The Arrest of Ratko Mladić Online: Tracing Memory Models Across Digital Genres.” Digital Icons 12 (2014): 77-104.

Zenit Rising: Return to an Avant-Garde.” In After Yugoslavia: Post-Yugoslav Cultural Spaces and Europe. Ed. Radmila Gorup. Stanford University Press, 2013. Reprinted in Camenzind / Kamenzind 4 (March 2014).

Poetry on the Front Line: Kirill Medvedev and a New Russian Poetic Avant-Garde.Zeitschrift für Slavische Philologie 70.1 (2014): 89-118. Reprinted in “Poetry after Language” colloquy on Stanford University’s online forum ARCADE (2015). Second reprinting in The Idea of the Avant-Garde and What it Means Today, second edition. Ed. Marc Léger. Black Dog Publishing and NeMe (forthcoming in 2019).

“Nabokov and the Critics’ TOOL.” In Shades of Laura: Vladimir Nabokov’s Last Novel The Original of Laura. Ed. Yuri Leving. McGill-Queens University Press, 2013.

“Love, Death, Nabokov: Looking for The Original of Laura.” The Nabokov Online Journal 5 (2011): 16-20.

Oblomov and the Grand Tour: Edifying Travel and How We Read Goncharov’s Novel.” Trans. “Bol’shoe puteshestvie Oblomova: Roman Goncharova v svete prosvetitel’noi poezdki.” In Novoe literaturnoe obozrenie (New Literary Review) 106 (2010): 130-145.

Current Projects:

“Knight Moves: The Slavic Field and Computational Literary Studies” (Russian Literature)

“The Russian Roots of Computational Literary Studies” (Journal of Cultural Analytics )

Avant-Garde Post–: Radical Poetics after the Soviet Union (manuscript under review; planned publication in 2021)

Imagining Russian Hackers (co-authored with Benjamin Peters)

Second Sex after the Second World: Socialist Feminisms in Russia and Eastern Europe

UNDERGRADUATE COURSES: Nabokov and World Literature (WR); Putin’s Russia and Protest Culture (WR); Masterpieces of Russian Literature II: Revolution (WR); Internet Cultures; The Danube River in Literature and Film (WR, graduate/undergraduate)

GRADUATE COURSES: Introduction to Russian Poetry; Russian Symbolism; Russian Avant-Garde Poetry; Proseminar in Slavic Literatures; The Danube River in Literature and Film (graduate/undergraduate); Avant-Gardes and Émigrés: Digital Humanities Lab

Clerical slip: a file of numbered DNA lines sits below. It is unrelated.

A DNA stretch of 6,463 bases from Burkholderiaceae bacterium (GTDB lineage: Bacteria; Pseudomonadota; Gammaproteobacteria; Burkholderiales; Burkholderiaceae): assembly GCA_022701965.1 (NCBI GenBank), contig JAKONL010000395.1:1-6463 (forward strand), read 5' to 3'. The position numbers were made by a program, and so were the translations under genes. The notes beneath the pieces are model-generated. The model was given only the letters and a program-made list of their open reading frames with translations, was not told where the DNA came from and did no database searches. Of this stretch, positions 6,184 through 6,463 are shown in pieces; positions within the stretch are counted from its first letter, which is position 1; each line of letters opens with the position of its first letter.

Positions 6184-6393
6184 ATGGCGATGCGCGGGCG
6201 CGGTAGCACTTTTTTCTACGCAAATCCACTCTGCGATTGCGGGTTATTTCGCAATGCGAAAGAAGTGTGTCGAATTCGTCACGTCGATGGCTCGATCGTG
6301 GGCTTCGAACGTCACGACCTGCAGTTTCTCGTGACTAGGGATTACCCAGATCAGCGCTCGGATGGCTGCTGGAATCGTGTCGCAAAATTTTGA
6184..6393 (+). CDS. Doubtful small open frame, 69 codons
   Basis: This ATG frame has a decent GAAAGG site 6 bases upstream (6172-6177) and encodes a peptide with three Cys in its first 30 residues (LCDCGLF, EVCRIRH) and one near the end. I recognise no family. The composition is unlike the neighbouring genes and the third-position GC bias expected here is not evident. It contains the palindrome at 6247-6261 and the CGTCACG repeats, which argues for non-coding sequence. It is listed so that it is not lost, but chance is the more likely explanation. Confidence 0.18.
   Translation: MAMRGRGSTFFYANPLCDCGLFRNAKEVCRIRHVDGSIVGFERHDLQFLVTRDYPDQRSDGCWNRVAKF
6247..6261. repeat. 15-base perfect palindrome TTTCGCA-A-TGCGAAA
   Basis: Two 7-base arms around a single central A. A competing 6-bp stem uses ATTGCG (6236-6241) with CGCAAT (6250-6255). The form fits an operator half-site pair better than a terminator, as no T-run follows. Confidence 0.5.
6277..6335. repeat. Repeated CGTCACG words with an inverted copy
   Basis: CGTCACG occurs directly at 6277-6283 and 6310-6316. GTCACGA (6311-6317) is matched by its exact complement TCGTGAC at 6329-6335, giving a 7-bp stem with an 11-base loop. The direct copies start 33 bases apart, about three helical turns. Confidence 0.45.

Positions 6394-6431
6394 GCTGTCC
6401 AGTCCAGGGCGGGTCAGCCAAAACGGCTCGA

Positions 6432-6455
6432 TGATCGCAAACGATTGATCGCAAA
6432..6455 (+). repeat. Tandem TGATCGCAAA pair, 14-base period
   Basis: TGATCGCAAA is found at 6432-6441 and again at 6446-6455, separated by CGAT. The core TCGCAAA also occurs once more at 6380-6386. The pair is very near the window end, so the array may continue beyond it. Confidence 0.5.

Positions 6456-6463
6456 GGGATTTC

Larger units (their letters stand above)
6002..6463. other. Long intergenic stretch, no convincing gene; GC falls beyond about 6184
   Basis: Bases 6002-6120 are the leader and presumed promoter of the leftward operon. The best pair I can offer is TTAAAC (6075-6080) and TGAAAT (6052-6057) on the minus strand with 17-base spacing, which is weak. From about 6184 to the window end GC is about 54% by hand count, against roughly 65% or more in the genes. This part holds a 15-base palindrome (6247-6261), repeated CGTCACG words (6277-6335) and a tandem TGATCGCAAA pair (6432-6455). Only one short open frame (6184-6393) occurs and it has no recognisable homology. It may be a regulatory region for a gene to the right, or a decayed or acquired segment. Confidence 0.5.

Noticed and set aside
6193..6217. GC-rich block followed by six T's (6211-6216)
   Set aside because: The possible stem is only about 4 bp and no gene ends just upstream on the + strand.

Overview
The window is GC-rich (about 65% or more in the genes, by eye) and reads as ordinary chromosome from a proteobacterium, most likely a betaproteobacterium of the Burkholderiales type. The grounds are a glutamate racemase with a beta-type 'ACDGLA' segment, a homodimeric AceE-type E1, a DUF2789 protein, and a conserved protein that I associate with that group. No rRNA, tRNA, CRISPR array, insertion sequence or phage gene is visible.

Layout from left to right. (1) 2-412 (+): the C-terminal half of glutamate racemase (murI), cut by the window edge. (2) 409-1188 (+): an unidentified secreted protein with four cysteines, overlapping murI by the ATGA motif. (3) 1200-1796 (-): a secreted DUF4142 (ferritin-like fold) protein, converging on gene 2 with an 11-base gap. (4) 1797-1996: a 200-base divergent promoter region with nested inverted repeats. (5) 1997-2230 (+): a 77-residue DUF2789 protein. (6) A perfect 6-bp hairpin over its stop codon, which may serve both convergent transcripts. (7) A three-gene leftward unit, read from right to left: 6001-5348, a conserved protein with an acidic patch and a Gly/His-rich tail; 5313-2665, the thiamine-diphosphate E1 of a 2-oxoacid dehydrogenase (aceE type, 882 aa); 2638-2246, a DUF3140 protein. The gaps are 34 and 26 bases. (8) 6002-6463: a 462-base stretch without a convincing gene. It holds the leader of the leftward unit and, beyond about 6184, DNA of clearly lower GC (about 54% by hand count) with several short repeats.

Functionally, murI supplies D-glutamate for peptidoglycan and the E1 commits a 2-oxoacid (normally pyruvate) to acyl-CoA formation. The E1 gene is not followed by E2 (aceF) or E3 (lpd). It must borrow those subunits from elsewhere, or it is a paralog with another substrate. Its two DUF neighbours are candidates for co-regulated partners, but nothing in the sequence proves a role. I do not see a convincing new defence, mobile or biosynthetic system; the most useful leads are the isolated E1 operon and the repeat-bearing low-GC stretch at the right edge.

Nabokov Upside Down brings together essays that explicitly diverge from conventional topics and points of reference when interpreting a writer whose influence on contemporary literature is unrivaled. Scholars from around the world here read Nabokov in terms of bodies rather than minds, belly-laughs rather than erudite wit, servants rather than master-artists, or Asian rather than Western perspectives. The first part of the volume is dedicated to surveys of Nabokov’s oeuvre that transform some long-held assumptions concerning the nature of and significance of his work.

Nabokov’s translation of Pushkin’s Eugene Onegin (1964) and its accompanying Commentary, along with Ada, or Ardor (1969), his densely allusive late English language novel, have appeared nearly inscrutable to many interpreters of his work. If not outright failures, they are often considered relatively unsuccessful curiosities. In Bozovic’s insightful study, these key texts reveal Nabokov’s ambitions to reimagine a canon of nineteenth- and twentieth-century Western masterpieces with Russian literature as a central, rather than marginal, strain.

From the German Black Forest to the Romanian and Ukrainian shores where it flows into the Black Sea, Europe’s second longest river connects ten countries, while its watershed covers four more. The Danube serves as an artery of a culturally diverse geographic region, frustrating attempts to divide Europe from non-Europe, and facilitating the flow of economic and cultural forms of international exchange. Yet the river has attracted surprisingly little scholarly attention, and what exists too often privileges single disciplinary or national perspectives.